A magazine-style theme designed by Mel Choyce, Cerauno was developed by Caroline Moore. On her inspiration, Mel says,

I designed Cerauno with subject bloggers in mind, like food, fashion, or travel bloggers. I wanted to make a theme for someone who’s been blogging for a little while, but wants to boost their traffic and bring their site into the spotlight with a clean and authoritative design. I’m so excited to see it launch!

Cerauno screenshot

Canard is flexible theme geared to magazines, news sites, and blogs. Created by Thomas Guillot, Canard lets you feature specific articles on the homepage and balances readability with a powerful use of photography.

Canard screenshot

Ellen Bauer and Manuel Esposito of Elmastudio.

Elmastudio on Running Your Own Business, Theming, Selling on and More

Devin Price of WP Theming recently interviewed Ellen Bauer and Manuel Esposito of Elmastudio about running your own theme business, selling on, and much more. You can listen to the interview or read the transcript. It’s a great peek inside a successful theme business. Here are a few of my favorite quotes:

Ellen, on the hardest parts of running a theme business:

You have to find a work routine yourself and be consistent. Over the long run, if you want to do your work or job for a couple years, you have to think a little bit ahead. I think this is what we’ve learned over the last years, that consistency is most important. You have to be there for your customers and for your people.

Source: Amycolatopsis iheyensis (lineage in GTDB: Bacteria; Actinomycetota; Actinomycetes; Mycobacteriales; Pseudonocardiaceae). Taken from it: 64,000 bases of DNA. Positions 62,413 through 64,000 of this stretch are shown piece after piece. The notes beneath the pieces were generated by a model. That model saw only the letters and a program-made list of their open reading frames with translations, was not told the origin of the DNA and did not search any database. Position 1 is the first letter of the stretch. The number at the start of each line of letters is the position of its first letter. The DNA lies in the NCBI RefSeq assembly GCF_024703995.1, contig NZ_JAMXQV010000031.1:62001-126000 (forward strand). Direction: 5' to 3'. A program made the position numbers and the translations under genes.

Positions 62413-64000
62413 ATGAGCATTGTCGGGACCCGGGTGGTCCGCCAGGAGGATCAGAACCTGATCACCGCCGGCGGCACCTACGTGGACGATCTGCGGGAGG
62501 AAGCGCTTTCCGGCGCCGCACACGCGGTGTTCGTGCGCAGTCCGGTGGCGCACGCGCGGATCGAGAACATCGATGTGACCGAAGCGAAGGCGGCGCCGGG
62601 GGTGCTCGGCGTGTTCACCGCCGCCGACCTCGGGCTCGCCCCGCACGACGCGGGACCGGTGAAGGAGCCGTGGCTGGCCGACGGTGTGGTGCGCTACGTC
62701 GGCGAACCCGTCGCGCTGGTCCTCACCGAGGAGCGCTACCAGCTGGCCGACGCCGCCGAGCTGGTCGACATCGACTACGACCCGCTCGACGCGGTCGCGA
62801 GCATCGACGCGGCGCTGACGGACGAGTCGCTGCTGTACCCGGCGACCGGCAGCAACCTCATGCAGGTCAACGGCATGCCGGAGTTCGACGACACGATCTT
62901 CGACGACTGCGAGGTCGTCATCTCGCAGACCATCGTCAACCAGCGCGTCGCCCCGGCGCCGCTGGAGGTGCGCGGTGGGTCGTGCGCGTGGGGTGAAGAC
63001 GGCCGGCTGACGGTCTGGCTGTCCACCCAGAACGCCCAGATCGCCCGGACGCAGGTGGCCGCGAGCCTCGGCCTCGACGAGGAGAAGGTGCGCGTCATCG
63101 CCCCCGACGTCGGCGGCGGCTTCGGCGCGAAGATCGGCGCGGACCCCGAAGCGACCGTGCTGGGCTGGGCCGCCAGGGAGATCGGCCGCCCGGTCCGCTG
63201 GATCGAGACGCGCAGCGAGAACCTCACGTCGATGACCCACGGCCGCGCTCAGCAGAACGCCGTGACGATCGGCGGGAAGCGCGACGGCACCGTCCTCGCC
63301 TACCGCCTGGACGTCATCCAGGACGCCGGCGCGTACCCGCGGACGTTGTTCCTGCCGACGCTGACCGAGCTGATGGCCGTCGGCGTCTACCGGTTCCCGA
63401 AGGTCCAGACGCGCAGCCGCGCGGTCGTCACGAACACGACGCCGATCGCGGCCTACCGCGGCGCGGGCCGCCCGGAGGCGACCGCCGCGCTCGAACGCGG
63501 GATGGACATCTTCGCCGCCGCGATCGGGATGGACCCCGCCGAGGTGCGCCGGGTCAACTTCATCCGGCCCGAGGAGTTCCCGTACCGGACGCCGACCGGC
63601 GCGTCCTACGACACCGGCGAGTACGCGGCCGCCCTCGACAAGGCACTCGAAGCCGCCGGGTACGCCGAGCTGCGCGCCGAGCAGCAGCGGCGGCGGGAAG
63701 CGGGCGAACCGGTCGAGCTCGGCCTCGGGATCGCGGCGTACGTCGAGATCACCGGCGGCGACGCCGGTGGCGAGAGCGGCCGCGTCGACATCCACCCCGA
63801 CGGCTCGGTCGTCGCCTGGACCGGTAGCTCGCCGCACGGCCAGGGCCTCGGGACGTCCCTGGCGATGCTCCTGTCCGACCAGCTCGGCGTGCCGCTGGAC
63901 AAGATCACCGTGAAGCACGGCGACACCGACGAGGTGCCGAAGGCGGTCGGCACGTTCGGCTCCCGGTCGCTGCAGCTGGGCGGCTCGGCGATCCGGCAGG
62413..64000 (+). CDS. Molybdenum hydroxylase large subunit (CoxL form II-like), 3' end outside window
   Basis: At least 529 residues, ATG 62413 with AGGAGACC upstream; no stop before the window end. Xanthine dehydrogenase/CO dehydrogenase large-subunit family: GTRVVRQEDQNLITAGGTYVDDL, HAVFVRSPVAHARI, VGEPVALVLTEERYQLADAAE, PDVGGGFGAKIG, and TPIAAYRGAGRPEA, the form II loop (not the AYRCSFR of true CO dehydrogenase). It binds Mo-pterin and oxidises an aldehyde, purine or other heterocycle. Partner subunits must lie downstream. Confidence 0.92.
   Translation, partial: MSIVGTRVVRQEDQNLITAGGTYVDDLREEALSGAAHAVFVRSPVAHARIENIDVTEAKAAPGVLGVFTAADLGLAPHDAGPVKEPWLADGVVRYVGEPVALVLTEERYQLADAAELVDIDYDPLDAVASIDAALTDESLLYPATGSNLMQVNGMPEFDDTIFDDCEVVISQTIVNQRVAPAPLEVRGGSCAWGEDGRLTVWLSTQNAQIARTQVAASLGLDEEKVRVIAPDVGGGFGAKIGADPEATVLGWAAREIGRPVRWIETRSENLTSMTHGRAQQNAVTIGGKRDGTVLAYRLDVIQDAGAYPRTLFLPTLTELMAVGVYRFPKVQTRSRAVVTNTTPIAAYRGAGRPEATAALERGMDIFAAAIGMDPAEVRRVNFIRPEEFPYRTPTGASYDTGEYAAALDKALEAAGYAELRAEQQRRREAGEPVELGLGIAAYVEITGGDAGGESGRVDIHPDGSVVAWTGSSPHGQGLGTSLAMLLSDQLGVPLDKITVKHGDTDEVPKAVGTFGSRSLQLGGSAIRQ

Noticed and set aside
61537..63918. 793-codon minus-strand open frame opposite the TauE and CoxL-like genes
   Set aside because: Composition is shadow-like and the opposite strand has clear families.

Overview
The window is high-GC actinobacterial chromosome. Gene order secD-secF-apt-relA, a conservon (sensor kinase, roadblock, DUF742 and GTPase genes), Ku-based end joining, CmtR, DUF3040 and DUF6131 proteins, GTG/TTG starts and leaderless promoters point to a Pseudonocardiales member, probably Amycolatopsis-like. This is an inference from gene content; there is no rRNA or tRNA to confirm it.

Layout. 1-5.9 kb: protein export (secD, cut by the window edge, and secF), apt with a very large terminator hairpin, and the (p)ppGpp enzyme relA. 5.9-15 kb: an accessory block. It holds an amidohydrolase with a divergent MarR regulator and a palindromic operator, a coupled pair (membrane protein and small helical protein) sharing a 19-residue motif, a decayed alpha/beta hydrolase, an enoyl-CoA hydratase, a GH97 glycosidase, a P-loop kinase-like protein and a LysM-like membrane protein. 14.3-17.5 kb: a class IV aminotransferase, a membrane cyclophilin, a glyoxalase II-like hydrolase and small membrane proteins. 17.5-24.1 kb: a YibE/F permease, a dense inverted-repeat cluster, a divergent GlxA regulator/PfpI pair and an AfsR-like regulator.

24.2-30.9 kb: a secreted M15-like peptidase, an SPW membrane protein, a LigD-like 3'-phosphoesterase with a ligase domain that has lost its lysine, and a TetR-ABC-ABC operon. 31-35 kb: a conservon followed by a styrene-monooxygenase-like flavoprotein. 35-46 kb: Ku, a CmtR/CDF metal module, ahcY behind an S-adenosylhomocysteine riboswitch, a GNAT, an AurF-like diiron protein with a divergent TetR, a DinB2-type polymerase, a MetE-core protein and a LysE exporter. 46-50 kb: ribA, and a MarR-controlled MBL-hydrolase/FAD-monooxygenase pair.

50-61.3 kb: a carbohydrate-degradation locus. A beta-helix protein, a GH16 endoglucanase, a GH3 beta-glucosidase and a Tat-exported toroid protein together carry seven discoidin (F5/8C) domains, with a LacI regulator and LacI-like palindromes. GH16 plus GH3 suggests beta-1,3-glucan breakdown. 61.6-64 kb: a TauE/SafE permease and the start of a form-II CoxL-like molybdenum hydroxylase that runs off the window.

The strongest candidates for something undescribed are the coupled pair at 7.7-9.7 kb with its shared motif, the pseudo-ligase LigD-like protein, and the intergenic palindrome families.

Manuel, on finding inspiration:

All of the stuff that’s happening in your life and around you. It could be food. Print magazines are great inspirations for typography, the detail stuff. But the main designs, the layout, the conception- it comes from weird stuff actually.

Ellen, on focusing a design:

From our experience, we just have the most fun and we can do the best job we can if we do design we just love and we would use. It’s okay, not everyone loves our style of design. I think it’s totally okay because there are so many solutions to doing a WordPress design.

Ellen, on selling themes on

We always try to do very minimal themes and do them, if you can say, the WordPress way – don’t do a very custom development style, so it’s not that hard to get the themes [to] work on

Image courtesy of Elmastudio.

Resonate With Resonar

A recent creation from Automattic’s Takashi Irie, Resonar is an elegant theme perfect for fashion, food, or design blogs. Its layout showcasing full-screen featured images works especially well for longform posts with large images. Combine strong images with Resonar’s beautiful typography to craft posts that make an immediate visual impact.

Explore the demo site or download Resonar and take it for a spin.

Resonar screenshot

Pull Your Blog Together Coherently

A new theme designed by Automattic’s Tammie Lister is now available in the directory. Coherent‘s elegant slide-out panel tucks away navigation, a social menu, and widgets, keeping visitors’ focus on your posts. Optional full-screen featured images let you showcase strong photos or other graphics.

Check out the Coherent demo or activate it on on your site now!

Coherent screenshot

Cyanotype and Satellite Available on

Cyanotype and Satellite, two fresh new themes geared to personal bloggers, are now available for download at

Designed by Automattic Theme Wrangler Takashi Irie – of Twenty Fourteen and Twenty Fifteen fame – Cyanotype is a bold, original blog theme. Its distinctive high-contrast color scheme pays tribute to the classic photographic printing technique, which produced images known as blueprints. Change the background color to give your site a different look.


A child theme of Scrawl, Satellite is a snappy personal-blogging theme brought to you by Automattic’s Caroline Moore. It tucks away the menu and widgets in a slide-out side panel, keeping the focus on your content.